Middle School Children Talking in Class

Digitizing, Dyslexia, School Leaders

Middle School and Dyslexia

Middle School is a tenuous time for students; not only are they navigating emotional and social growth, but many are also living with dyslexia. It’s estimated that 20% of students have dyslexia and it represents almost 80% of all learning disorders in schools.

Middle School Struggles – Being Dyslexic

Students struggling with dyslexia often feel isolated, confused, fearful, anxious, and are often combative about new experiences. In many cases, they are unable to ask for help, since they are not equipped emotionally and socially. Middle school students with dyslexia will act out and often fail in their classes long-term without proper intervention.

Middle school students with dyslexia need help to realize their unique skills. This can be done through better technology, learning strategies, and early detection assessments.

Learning Strategies for Middle School Students with Dyslexia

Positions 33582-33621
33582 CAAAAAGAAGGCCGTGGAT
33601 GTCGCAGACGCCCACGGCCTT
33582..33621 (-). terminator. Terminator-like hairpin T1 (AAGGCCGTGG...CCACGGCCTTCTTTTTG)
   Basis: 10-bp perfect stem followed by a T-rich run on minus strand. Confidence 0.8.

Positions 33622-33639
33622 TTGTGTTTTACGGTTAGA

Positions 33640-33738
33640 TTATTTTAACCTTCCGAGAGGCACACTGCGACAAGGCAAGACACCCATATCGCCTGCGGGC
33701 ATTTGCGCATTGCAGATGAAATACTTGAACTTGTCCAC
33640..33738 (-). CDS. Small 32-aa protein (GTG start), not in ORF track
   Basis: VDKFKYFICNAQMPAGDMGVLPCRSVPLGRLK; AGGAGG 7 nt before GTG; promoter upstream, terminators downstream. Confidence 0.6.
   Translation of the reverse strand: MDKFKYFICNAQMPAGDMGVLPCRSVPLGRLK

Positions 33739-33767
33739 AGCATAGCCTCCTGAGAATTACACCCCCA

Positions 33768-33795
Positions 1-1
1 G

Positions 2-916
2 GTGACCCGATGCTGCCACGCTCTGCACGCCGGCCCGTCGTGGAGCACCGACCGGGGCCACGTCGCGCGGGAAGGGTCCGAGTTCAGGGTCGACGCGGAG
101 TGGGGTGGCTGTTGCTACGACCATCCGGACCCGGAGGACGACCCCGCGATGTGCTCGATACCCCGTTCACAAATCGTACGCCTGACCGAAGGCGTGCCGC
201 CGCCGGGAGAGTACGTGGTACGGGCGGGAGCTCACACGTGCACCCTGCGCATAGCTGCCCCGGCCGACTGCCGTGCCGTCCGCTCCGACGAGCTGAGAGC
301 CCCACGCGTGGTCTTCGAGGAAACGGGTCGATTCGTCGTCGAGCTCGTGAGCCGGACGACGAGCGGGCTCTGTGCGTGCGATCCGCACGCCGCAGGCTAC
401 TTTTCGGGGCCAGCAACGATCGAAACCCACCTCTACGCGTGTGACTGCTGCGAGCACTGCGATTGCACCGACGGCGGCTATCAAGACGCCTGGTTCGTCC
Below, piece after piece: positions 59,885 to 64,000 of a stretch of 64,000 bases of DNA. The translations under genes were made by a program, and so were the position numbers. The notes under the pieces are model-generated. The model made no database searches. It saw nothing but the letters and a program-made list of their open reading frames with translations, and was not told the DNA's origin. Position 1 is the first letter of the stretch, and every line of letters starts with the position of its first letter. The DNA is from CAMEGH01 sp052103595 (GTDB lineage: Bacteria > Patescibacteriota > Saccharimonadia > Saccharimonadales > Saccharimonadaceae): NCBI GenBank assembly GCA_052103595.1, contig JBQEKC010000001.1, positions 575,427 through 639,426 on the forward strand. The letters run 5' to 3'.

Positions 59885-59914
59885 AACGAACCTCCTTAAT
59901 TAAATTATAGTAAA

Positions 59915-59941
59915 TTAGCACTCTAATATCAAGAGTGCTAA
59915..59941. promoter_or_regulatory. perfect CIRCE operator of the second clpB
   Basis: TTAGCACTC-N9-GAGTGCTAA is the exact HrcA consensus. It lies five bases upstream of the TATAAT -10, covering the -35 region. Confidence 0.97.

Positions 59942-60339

Adaptive environments that provide innovative learning strategies for middle school students with dyslexia are key. Acknowledging the struggles, the middle school student is feeling is always central, but so is using technology.

Creating a Growth Mindset and Effectively Supporting Middle School Students with Dyslexia

A growth mindset can be taught to all students but cultivating one in middle school students with dyslexia can become a pathway to better success. These students can be taught to embrace challenges, learn more effectively through constructive feedback, and work through setbacks and roadblocks. By addressing how dyslexic students process information, they can become more in-tune with their own strengths.

Meeting the Needs of Middle School Students with Dyslexia

Meeting the needs of middle school students is done through effective listening techniques and collaboration.

Register for the Middle School Dyslexia Journey Webinar

Join us for a live discussion about technology and learning strategies with panelists include Dean Bragonier from NoticeAbility, Rachel Berger from Microsoft Education and Decoding Dyslexia Minnesota, and Middle School Principal Cesley Frost, M.Ed from Bay Area Technology School.